Manifest Destiny in the KCA (Kiowa Comanche Apache) Rez

by JOSHUA CODYNAH | 2nd Place, student prose contest

Having a life sentence in prison can break most men, especially when they sit in the cell and think about what they done, why they done it, and knowing they will be in prison for the rest of their lives. Not me. I know I have a path to follow that has been laid out before for me even if I wanted to walk it or not. I am a Kiowa tribal member of Oklahoma serving a life sentence. But this story is not about what happened that night or the lives that were changed forever that night. No, this story is about something bigger than our families and, to be honest, bigger than all of Oklahoma.

Growing up in rural Carnegie, Oklahoma, in Caddo County, means, no matter what color you are, you grow up Kiowa. Like my best friend who always claimed to be part Cherokee but is white as milk: my family and friends treated him like he was part of the tribe. Like my friends, some being white who would eat with my family and go to pow wows: my family always gave them a place to stay or help with whatever they needed. Teachers and parents used our Kiowa culture as a living tool. Even the head coach for the high school football team played at being Kiowa. He heard us kids talking Kiowa, so he used that to his advantage by calling plays in Kiowa, so the other teams wouldn’t know what we were doing. I mentioned that Carnegie, Oklahoma, is in Caddo County because I grew up in a couple of other towns in Caddo County too: Apache and Anadarko. Those towns were mostly the same as Carnegie, adopting tribal ways, but I did see the occasionally ignorant racist in those towns. Not in Carnegie. Everyone in Carnegie, everyone, even the pale faces, knew it was Kiowa country.

But to me, there are different ways to grow up Kiowa. A Kiowa can learn the slang and run around with other Kiowas, but a traditional Kiowa learns the music, dance, and ceremonies. And then there’s Kiowa like me. I am a traditional Kiowa and O-Ho-Mah Lodge Kiowa. The O-Ho-Mah Lodge is a clan of the Kiowa tribe that began as a secret warrior society when the U.S. government made laws here in Oklahoma that prohibited tribes from maintaining their heritage and performing their ceremonies. Back then, the Lodge members would go to secluded areas to practice what was passed down to them from their elders. But not every Kiowa can be part of this clan because members have to be tagged in; we have five or six new members—maybe—a year. I have been a part of this clan as far back as I can remember, and, when my son was born, I tagged him in, making another generation for the Kiowa O-Ho-Mah clan. Most southern Native American music derives from our society because our music is old, dating back to the 1800s. It’s so beautiful when sung. The Lodge is not a secret now, but as a kid hearing those stories of a secret Kiowa society (that I was a part of) inspired me to keep going, just like my elders, even in the face of prosecution from the government.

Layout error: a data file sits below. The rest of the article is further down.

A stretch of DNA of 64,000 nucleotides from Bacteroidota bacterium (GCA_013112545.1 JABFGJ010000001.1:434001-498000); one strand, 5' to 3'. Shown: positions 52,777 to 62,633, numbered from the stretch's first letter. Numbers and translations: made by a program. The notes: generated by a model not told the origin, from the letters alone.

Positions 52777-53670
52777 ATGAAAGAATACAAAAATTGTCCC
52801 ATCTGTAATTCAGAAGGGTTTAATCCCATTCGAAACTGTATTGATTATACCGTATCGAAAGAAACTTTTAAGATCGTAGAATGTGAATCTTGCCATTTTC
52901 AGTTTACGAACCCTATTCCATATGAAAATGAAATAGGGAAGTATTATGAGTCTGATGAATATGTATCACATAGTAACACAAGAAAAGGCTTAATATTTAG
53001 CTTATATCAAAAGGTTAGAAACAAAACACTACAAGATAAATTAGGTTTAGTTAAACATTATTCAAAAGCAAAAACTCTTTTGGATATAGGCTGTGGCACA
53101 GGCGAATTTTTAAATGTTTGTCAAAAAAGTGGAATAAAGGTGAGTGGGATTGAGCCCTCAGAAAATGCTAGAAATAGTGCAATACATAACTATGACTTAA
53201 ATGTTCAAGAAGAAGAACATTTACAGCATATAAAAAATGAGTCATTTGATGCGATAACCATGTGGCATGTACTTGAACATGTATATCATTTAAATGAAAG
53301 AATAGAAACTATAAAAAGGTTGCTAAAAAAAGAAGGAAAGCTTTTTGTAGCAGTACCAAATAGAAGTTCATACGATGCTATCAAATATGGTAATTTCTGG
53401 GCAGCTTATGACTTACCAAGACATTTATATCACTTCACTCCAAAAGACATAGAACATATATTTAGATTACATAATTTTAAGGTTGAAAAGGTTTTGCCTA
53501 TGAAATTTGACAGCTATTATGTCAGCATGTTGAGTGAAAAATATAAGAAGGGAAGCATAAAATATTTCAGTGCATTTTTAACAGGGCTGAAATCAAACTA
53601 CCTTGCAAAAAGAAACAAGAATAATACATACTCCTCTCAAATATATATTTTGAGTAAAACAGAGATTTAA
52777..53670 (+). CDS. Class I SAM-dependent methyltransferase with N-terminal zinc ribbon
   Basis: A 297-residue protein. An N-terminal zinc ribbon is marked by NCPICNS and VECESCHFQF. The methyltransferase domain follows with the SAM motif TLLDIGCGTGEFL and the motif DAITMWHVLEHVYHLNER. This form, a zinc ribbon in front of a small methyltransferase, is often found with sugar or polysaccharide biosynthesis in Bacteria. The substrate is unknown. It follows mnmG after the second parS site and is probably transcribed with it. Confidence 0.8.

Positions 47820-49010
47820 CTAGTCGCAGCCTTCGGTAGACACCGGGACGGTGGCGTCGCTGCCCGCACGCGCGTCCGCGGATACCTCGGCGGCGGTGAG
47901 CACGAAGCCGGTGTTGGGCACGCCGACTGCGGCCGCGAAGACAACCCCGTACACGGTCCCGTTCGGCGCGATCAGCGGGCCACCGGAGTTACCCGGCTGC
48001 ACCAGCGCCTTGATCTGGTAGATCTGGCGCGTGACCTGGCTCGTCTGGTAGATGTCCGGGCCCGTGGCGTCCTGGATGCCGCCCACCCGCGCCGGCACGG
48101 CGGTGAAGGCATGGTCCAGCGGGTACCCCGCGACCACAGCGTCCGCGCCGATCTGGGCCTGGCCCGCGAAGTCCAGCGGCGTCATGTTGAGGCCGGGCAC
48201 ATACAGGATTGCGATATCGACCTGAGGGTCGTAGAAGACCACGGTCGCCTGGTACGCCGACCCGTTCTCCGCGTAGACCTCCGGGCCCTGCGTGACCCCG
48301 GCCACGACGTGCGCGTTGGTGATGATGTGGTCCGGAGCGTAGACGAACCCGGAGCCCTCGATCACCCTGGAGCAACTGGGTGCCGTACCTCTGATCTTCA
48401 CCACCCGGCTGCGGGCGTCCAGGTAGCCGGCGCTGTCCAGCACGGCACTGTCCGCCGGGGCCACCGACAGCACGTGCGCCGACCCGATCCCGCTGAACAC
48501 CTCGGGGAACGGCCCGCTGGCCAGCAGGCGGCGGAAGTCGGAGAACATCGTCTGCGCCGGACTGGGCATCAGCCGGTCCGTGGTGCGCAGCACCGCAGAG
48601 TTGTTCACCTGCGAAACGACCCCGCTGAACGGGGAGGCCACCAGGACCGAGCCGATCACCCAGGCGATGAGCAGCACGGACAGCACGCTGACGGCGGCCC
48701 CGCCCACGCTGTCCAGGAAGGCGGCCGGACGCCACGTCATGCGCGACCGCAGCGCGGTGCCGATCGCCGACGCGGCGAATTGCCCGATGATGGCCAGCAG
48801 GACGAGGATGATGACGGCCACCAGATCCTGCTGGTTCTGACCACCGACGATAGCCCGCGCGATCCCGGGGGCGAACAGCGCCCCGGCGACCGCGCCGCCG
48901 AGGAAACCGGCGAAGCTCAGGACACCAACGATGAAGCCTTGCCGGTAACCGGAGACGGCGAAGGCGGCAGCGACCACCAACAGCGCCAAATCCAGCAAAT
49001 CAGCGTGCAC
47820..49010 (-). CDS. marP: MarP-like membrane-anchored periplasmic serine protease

I’m sad to say that I can’t start a Kiowa song, but I can still dance. I can fancy dance, hoop dance, eagle dance, and shield dance. Growing up, dancing was as natural as learning to use the restroom. And dancing took me all over this country: Louisiana, Washington state, California, New Mexico, Florida, and even Massachusetts. I was able to show people what I was taught growing up because what was natural to me was new to them. I never thought that learning to tie a bustle or making hackles was different. I just assumed growing up everyone learned these things, too. But they didn’t, so when I danced for others, they got to see what they only had read about in books or learned in a classroom.